11. Psalm 110:4 - one of the most quoted verses in the Second Covenant. God will not repentconcerning what He has said here. Notice the relationship between meditationand repentance. What God purposed, comes out of the meditationof His heart. Our meditationshould follow His meditation. What He has purposed and stated with His mouth, shall not be reversed. As we seek out of His great and basic purposes; as we recognize that we have been created to walk in His purposes; as we yieldto His will and purposes; then we find His yoke is easy and His burden light; then we enter into true rest of soul; then God makes His face shine upon us, and is gracious unto us; then He lifts up His countenance upon us, and gives us peace; then He puts His Name upon us, and blesses us. What a heritage for the godly in Christ Jesus! Honor God in His Son, and all these blessings flow forth upon us. Jesus has this more excellent ministry!
12. GOD'S CARE: Arises out of His thoughts and purposes for us. He has chosen us because He loved us: not that we had merit or worth; but because it pleased Him to birth the life of His Son in us, mature His Son in us, and bring many sons into Glory. The emphasis is not upon the “manifestation of the sons of God”: rather it is the manifestation of the Son of Godthrough us! God's care arises out of meditation: our meditationcauses us to understand His heart, purposes and care. Our prayer is for our needs; our thanksgiving is for His blessing; our worship is for Himself. Meditationis the royal road leading to this high revelation.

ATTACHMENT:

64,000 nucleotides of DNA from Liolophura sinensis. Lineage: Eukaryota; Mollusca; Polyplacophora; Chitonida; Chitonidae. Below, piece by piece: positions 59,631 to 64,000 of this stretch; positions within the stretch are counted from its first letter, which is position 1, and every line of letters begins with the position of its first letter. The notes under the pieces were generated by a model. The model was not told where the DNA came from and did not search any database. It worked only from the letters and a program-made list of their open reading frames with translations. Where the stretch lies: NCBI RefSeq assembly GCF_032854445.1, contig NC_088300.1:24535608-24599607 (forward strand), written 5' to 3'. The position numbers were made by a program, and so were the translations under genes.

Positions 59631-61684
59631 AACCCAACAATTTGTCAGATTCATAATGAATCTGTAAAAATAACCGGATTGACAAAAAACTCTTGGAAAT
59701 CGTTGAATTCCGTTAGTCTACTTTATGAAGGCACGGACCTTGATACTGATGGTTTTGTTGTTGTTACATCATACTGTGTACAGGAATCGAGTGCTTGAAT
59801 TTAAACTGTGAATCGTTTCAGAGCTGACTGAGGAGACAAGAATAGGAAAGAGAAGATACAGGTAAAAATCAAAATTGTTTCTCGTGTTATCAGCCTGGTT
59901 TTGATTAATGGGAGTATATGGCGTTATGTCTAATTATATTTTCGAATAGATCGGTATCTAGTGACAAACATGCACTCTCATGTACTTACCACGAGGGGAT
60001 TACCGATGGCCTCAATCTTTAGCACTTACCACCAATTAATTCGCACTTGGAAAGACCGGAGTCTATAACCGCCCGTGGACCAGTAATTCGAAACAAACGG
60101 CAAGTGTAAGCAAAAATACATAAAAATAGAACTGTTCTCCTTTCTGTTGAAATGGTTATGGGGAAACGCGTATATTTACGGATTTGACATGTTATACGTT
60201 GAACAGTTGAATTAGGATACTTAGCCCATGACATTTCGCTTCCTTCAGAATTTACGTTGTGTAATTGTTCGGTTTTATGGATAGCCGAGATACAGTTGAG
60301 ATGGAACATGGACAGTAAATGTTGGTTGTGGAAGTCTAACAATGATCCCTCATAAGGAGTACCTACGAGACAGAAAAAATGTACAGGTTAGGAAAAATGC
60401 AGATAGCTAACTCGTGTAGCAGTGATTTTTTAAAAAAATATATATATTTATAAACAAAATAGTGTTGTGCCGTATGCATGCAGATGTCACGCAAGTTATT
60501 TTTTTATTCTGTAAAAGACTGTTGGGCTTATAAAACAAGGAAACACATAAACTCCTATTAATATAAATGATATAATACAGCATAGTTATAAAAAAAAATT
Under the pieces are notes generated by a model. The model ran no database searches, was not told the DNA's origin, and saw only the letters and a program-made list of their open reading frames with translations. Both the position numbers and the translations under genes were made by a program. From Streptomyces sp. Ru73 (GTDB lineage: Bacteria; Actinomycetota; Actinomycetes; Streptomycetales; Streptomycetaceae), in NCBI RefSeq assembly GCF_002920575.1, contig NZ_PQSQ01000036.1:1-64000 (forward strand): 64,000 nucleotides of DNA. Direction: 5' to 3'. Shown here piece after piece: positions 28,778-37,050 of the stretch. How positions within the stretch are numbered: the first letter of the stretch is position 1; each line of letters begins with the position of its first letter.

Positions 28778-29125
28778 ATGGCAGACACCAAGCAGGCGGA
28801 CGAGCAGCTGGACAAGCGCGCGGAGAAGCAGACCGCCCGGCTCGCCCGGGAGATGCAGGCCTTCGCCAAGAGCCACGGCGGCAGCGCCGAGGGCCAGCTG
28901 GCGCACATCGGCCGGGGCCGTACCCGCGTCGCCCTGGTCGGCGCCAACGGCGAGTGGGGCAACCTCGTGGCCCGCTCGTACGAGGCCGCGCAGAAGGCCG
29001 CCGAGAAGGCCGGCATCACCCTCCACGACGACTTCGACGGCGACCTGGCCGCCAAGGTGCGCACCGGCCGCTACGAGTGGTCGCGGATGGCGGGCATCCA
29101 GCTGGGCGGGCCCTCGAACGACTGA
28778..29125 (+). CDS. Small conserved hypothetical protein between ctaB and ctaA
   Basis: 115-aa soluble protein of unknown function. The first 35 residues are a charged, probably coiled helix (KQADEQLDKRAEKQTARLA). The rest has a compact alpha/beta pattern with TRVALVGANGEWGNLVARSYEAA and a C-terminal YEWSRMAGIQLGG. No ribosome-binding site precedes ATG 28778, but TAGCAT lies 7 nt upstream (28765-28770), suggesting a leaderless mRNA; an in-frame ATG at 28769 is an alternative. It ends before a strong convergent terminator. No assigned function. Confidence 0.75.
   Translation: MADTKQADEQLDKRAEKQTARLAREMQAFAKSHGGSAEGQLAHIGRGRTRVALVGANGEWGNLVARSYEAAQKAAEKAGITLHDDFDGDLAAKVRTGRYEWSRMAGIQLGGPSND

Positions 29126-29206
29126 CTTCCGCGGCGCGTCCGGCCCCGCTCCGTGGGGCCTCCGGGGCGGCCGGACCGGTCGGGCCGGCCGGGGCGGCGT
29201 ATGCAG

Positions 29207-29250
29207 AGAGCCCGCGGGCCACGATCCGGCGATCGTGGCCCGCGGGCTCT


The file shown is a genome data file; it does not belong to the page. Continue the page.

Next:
13. THESE THINGS; these things; these things (2 PET 1:8; 1:9; 1:10; 1:12; 1:15). Where were these things that Peter cared about, and not be negligentconcerning? The things concerning God's Divine Nature imparted to us through His great and exceeding precious promises; and the meditationupon the seven virtues to be added with all diligence (2 PET 1:5-7). Vocal meditationand obedience to these things according to Joshua 1:8 and 1 TIM 4:15 will absolutely revolutionize our lives: leading us into a pathway of spiritual growth with increasing speed, and a pathway shining brighter and brighter unto the perfect day. Considerthen these truths and exhortations from the Word. Take them for a trial period of 30 days. Associate with those of like desires and goals. Beware of seducing spirits and siren calls. Beware of short cuts that promise much, but lack a high regard for God's Word, the Cross, and the Glorious Redemptive truths and blessings of our Christ through His blood. Refer to the Hebrew counterpart Word Study on Meditation, for these two studies are two sides of the same coin.
14. Berry, George R., “The Interlinear Greek New Testament;” Greek-English NT Lexicon, p. 64, REPENTANCE: metanoEois the nobler word, the regular expression for thorough repentance; metaMElomai is more loosely used, generally expressing sorrow, regret or remorse.
15. Kittel, G., “Theological Dictionary of the NT, Vol. IV,” p. 626. MetanoEIN and metaMElesthai are distinct in class. MetanoEIN means a change of heart either generally or in respect of a specific sin, whereas metaMElesthai means “to experience remorse.” MetanoEIN implies that one has later arrived at a different view of something (nous); metaMElesthai that one has a differtnt feeling about it (MElei). But it is easy for the two ideas to come together and even merge, since a change of view often carries with it an uncomfortable feeling.
When “remorse” is ascribed to man, there is an obvious difference from repentance metanoEIN, though the LXX does pay tribute to Hellenistic attempt to assimilate metaMElesthai and metanoEIN. Remorse does not have to be pleasing to God. It can be simply a change in mood. It is often the natural result of imprudent and unjust action. In remorse a man sees the bitter end of sin; in repentance (metanoEIN) he breaks free from it.Remorse comes of itself at the end of a sinful and foolish way. But a man is called to repentance by the one who brings the divine Word (metanoEIte, Mark 1:15).